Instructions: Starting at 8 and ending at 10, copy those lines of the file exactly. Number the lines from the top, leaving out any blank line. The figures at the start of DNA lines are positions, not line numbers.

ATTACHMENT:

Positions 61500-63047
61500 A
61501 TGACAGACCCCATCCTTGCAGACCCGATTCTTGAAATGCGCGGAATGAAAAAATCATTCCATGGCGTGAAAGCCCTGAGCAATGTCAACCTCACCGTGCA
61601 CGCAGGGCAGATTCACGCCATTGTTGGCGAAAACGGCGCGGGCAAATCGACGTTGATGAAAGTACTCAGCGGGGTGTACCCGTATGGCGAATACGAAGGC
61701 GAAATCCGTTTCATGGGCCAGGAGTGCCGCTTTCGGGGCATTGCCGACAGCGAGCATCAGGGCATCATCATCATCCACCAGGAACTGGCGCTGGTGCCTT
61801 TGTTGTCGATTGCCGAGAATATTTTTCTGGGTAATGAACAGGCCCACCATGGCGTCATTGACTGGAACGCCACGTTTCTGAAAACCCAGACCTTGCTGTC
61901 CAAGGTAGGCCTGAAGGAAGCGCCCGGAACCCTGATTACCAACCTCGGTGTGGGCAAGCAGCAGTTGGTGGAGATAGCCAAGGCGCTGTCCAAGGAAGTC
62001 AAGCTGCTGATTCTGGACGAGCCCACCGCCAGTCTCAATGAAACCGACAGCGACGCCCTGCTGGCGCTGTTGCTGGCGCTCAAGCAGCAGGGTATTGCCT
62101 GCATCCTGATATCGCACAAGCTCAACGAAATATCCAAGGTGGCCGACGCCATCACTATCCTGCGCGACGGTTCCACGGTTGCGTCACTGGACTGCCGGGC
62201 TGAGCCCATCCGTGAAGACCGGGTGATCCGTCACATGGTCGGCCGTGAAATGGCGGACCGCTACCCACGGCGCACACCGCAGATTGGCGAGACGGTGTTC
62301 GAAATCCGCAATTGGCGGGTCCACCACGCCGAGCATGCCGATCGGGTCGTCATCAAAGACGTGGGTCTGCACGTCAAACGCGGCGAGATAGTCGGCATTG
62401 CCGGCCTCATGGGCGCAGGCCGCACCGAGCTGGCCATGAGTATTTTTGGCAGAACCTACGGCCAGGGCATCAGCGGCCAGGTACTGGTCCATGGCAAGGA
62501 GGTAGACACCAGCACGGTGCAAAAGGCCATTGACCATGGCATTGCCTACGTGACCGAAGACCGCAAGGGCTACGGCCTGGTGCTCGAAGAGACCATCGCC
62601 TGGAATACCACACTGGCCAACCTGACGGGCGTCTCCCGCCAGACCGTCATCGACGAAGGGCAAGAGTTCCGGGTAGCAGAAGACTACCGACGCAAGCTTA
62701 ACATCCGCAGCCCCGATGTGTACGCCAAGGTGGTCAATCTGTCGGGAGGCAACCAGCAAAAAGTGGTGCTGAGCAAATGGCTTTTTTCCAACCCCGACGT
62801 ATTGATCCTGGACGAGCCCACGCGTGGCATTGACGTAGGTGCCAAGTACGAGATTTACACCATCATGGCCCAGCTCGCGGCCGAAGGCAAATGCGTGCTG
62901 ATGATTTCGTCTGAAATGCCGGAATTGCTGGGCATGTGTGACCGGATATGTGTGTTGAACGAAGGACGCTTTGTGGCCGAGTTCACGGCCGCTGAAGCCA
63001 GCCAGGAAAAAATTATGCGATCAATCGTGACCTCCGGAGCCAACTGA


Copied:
62001 AAGCTGCTGATTCTGGACGAGCCCACCGCCAGTCTCAATGAAACCGACAGCGACGCCCTGCTGGCGCTGTTGCTGGCGCTCAAGCAGCAGGGTATTGCCT
62101 GCATCCTGATATCGCACAAGCTCAACGAAATATCCAAGGTGGCCGACGCCATCACTATCCTGCGCGACGGTTCCACGGTTGCGTCACTGGACTGCCGGGC
62201 TGAGCCCATCCGTGAAGACCGGGTGATCCGTCACATGGTCGGCCGTGAAATGGCGGACCGCTACCCACGGCGCACACCGCAGATTGGCGAGACGGTGTTC